Why should I take a philosophy class?

In the original Greek, “philosophy” means the love of wisdom, so philosophers are those who seek to be wise. But this definition already invites philosophical reflection, namely, what does it mean to be wise? Socrates said that those who are wise know that they know nothing. He seems to have meant that the beginning philosopher must be willing to see the world with new eyes and refuse to engage the world with dogmatic certainty. We do this by asking questions fundamental to the human condition, especially those questions that do not find easy solutions through scientific inquiry. These are questions like:

  • What is truth?
  • What is knowledge?
  • What makes acts right or wrong?
  • What would make a society just?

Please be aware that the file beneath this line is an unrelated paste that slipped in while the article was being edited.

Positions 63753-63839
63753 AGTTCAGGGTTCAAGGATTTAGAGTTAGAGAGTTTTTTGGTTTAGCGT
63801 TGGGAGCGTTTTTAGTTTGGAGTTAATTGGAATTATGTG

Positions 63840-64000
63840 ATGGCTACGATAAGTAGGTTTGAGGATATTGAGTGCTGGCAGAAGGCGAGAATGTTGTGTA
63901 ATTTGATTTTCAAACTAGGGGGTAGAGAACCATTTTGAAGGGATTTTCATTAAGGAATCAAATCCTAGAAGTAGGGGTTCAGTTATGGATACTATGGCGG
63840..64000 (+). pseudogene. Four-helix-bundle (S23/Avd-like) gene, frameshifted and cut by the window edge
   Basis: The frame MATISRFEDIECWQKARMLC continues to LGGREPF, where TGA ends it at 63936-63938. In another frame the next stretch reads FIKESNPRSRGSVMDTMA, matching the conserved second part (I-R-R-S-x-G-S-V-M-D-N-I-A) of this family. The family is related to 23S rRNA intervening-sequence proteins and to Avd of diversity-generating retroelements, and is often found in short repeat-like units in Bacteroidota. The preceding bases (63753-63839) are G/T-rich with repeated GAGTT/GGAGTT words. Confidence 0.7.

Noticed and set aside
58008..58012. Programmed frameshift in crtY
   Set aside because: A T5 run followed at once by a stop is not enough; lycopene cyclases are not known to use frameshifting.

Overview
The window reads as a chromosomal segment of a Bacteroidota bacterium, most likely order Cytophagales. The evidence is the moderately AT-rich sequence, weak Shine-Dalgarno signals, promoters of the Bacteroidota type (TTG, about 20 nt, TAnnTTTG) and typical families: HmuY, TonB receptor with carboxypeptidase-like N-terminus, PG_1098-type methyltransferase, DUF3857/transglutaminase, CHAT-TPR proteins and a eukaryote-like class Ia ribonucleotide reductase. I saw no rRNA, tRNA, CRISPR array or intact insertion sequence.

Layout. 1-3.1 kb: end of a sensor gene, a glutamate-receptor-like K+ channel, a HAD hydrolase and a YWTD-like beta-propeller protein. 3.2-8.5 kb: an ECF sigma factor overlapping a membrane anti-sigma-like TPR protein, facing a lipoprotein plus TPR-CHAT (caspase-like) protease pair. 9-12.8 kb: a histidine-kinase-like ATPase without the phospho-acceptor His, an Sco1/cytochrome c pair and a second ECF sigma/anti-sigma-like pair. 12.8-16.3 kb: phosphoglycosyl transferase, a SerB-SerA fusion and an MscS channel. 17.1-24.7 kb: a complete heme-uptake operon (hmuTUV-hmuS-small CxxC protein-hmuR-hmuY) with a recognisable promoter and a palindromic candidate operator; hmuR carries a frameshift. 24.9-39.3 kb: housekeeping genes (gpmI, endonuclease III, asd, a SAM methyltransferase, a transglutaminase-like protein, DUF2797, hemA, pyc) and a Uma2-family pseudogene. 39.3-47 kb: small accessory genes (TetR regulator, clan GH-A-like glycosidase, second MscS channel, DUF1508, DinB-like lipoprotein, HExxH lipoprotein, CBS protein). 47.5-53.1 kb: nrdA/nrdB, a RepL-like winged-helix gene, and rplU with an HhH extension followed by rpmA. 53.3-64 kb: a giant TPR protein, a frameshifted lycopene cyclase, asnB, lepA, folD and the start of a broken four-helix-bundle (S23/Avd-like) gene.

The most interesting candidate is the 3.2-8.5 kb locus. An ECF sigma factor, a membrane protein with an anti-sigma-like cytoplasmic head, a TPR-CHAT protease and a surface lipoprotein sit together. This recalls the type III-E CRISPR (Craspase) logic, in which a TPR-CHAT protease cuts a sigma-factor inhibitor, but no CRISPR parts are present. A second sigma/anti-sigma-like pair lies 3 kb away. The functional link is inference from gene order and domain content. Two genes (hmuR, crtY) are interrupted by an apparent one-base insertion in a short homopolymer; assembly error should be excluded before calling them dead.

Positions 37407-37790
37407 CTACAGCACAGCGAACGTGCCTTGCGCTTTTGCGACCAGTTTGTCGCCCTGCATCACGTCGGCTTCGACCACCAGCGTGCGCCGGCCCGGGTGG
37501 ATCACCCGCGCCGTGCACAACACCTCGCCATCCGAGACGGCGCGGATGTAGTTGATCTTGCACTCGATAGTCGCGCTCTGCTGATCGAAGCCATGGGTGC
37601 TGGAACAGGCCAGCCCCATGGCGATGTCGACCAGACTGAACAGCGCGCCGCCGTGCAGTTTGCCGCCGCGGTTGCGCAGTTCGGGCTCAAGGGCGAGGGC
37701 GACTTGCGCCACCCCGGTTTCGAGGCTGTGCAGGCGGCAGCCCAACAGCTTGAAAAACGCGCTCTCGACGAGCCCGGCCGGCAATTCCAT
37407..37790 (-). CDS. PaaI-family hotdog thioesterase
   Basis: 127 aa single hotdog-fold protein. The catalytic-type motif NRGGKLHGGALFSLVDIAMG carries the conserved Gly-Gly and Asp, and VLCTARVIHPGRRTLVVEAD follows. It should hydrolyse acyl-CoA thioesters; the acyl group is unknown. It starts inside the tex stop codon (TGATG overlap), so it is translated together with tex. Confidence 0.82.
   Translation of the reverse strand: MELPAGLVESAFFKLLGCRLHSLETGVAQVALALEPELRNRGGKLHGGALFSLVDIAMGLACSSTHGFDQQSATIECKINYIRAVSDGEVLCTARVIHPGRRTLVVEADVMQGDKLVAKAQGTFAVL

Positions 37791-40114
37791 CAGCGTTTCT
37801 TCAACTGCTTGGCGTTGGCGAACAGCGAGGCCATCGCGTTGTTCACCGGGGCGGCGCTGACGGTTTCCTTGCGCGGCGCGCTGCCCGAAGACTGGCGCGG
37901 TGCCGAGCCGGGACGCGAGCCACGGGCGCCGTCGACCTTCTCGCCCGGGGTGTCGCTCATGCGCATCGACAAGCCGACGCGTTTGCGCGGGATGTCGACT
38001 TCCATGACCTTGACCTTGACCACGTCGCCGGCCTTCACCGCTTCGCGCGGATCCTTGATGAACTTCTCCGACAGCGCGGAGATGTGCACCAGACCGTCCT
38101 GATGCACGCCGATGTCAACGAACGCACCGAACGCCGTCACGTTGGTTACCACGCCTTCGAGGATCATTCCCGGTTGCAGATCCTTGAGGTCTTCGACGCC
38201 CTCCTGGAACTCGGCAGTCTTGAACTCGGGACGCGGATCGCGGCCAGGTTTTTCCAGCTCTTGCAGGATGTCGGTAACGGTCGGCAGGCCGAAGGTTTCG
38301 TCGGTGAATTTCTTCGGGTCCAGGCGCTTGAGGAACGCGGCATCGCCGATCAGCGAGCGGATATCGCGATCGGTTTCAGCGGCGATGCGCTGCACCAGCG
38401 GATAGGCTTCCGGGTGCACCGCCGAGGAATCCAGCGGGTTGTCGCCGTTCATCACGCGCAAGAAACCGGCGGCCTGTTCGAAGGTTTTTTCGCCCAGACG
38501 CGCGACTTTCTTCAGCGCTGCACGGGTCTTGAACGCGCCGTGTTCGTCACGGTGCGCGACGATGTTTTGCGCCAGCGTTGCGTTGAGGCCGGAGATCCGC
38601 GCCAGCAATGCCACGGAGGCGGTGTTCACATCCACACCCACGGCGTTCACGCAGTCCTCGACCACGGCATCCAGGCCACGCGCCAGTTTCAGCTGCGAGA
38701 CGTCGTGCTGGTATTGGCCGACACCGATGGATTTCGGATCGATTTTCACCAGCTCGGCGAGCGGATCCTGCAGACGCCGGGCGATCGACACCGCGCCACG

• What is the true self?
  • Is the mind distinct from the body?
  • Do we have free will?
  • What is the ultimate structure of reality?
  • What makes for a meaningful life?
  • What do we owe others?

Philosophers, across many traditions and over many centuries, have developed a tool kit for approaching these questions, including using argument and analysis to get closer to the truth. Philosophers are often masters of logic. The philosophical toolkit can help us reason critically in our scholarly, personal and professional lives. Indeed, philosophy helps us to organize our thoughts, reason better, and navigate the many complexities of life reflectively and maturely.

Do you doubt that you will do well in philosophy?

If you’ve read this far, then you know that asking for a definition of philosophy already involves doing philosophy, so congratulations on completing what may be your first philosophical exercise. You can start your philosophical journey in one of the many courses we offer, including introductory courses, courses on logic/reasoning, ethics, the history of philosophy and courses on Eastern philosophy.

PHI courses fulfill requirements for graduation and transfer by carrying one or more of the following tags: H, HU, L.